2010-03-13

OSO's Debt Watch


GDP = $14.4617 Trillion (Current Dollar, 2009 Q4 second estimate)
Public Debt = $8.09178961632488 Trillion (2010-03-11)
Total debt owed to foreign holders of treasury securities = $3.689 trillion (2010-01-01)
Debt/GDP ratio = 55.95%
Foreign ownership of debt/GDP ratio = 25.51%
Population = 309,026,611 (Resident Population + Armed Forces Overseas, 2010-02-01)
GDP per capita = $46,797.59
Public Debt / person = $26,184.77
Foreign Public Debt/ person = $11,937.48
GDP per capita minus Public Debt per person = $20,612.82
Tax Receipts = $2.044117 Trillion (Twelve month moving average¹, Monthly Treasury Statement, 2010-02-01)
Tax Receipts as percentage of GDP = 14.13%
Debt/Receipt ratio² = 395.86%
Federal Government Outlays = $3.521637 Trillion (Twelve month moving average¹, Monthly Treasury Statement, 2010-02-01)
Federal Government Outlays as percentage of GDP = 24.25%
For every $1.00 the US government gains, it spends $1.72
Fiscal Surplus/Deficit = -$1.47752 Trillion
Surplus/Deficit as percentage of GDP = -10.22%

Notes:
  • Tax receipts for February 2010 were higher than in February 2009. The debt/receipt ratio of 395.86% is slightly better than the 396.59% recorded last week.
  • Federal government outlays were higher in February 2010 than in February 2009.
  • Added tax receipt and outlay as percentage of GDP to give an idea of the size of the US government in comparison to the rest of the economy.
  • Added GDP per capita figures (GDP ÷ population, which is one way of measuring GDP per capita) as well as "net worth" figures (GDP per capita minus public debt / person)
  • October 2008 figures below have been recalculated. Some figures have changed from previous debt watch posts - this was because I used approximations early on in this series. Links have been provided to the raw data I have used to come up with these figures. Feel free to fact check and let me know of any errors in the comments section.

In October 2008, GDP was $14.2003 Trillion (Current Dollar, 2008 Q4 final estimate)
In October 2008, Public Debt was $6.18964742400511 Trillion (2008-10-20)
In October 2008, the total debt owed to foreign holders of treasury securities was $2.9797 Trillion
In October 2008, the Debt/GDP ratio was 43.59%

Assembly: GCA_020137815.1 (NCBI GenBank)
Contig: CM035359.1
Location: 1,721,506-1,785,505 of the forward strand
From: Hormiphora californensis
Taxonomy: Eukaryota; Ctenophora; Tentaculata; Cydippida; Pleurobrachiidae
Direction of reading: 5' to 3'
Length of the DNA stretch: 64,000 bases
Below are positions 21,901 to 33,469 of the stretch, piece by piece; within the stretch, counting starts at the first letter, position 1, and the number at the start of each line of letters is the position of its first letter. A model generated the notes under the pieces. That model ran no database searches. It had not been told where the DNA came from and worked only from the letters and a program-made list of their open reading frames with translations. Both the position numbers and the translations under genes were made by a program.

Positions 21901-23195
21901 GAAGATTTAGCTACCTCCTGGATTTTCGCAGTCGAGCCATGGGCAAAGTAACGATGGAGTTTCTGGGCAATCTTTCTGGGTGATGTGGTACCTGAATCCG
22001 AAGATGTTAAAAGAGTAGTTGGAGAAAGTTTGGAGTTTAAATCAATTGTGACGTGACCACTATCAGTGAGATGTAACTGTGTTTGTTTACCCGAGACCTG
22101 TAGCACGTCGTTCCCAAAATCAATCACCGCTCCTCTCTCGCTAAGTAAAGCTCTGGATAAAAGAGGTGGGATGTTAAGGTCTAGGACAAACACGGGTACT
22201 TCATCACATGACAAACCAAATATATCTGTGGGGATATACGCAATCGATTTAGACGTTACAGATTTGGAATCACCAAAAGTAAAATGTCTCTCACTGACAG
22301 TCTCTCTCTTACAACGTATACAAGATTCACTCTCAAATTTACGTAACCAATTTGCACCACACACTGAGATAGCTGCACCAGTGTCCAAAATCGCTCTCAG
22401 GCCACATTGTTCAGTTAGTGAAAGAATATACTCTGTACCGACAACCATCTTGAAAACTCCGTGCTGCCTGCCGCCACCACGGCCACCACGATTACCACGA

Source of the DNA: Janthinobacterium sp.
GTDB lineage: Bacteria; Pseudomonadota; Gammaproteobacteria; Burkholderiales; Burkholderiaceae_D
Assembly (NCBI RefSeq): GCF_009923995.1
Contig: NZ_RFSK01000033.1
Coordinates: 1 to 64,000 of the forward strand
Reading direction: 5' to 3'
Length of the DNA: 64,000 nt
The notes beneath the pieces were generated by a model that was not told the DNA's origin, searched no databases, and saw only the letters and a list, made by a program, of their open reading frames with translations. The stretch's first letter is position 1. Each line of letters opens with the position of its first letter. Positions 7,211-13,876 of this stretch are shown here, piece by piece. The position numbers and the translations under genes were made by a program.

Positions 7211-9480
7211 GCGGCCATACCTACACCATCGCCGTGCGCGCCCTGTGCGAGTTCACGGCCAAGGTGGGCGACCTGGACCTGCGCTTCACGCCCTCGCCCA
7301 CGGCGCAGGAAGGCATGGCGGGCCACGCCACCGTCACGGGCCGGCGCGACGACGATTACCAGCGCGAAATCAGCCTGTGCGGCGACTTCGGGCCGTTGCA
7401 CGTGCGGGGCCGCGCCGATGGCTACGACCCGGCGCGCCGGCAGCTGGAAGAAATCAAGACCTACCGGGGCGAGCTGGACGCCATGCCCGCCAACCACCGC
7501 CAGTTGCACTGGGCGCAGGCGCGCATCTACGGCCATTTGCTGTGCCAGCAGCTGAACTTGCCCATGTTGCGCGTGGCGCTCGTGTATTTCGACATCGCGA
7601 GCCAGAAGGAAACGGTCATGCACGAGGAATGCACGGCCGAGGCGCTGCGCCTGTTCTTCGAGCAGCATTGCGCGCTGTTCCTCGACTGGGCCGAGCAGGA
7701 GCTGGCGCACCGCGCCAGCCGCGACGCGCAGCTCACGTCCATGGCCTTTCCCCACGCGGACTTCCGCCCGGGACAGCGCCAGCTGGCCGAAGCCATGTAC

In October 2008, the foreign ownership of debt/GDP ratio was 20.98%
In October 2008, the Population (resident population + Armed Forces overseas) was 305,554,049 (2008-10-01)
In October 2008, GDP per capita was $46,473.94
In October 2008, Public Debt / person was $20,257.13
In October 2008, Foreign Public Debt/ person was $9,751.79
In October 2008, GDP per capita minus Public Debt per person was $26,216.81
In October 2008, Tax Receipts were $2.578156 Trillion (Twelve month moving average¹, November 2008 Monthly Treasury Statement)
In October 2008, Tax Receipts represented 18.16% of GDP
In October 2008, the Debt/Receipt² ratio was 240.08%
In October 2008, Federal Government outlays were $2.747197 Trillion (Twelve month moving average¹, November 2008 Monthly Treasury Statement)
In October 2008, Federal Government outlays represented 19.35% of GDP
In October 2008, for every $1.00 the US government gained, it spent $1.07.
In October 2008, the Fiscal Surplus/Deficit was −$0.169041 Trillion
In October 2008 the Surplus/Deficit as percentage of GDP was -1.19%

The historical tables of the FY2010 budget (page 24-25) show that:

Highest tax receipts as percentage of GDP: 20.9% in 1944 and 2000.
Lowest tax receipts as percentage of GDP: 2.8% in 1932.
The last time tax receipts were lower than they are now: 13.3% in 1943.
Highest Federal Government outlays as percentage of GDP: 43.6% in 1943 and 1944.
Lowest Federal Government outlays as percentage of GDP: 3.4% in 1930.
The last time Federal Government outlays were higher than they are now: 24.8% in 1946.

¹ Measures total tax receipts/outlays over the previous 12 months from the last month measured. eg April 2009 to March 2010.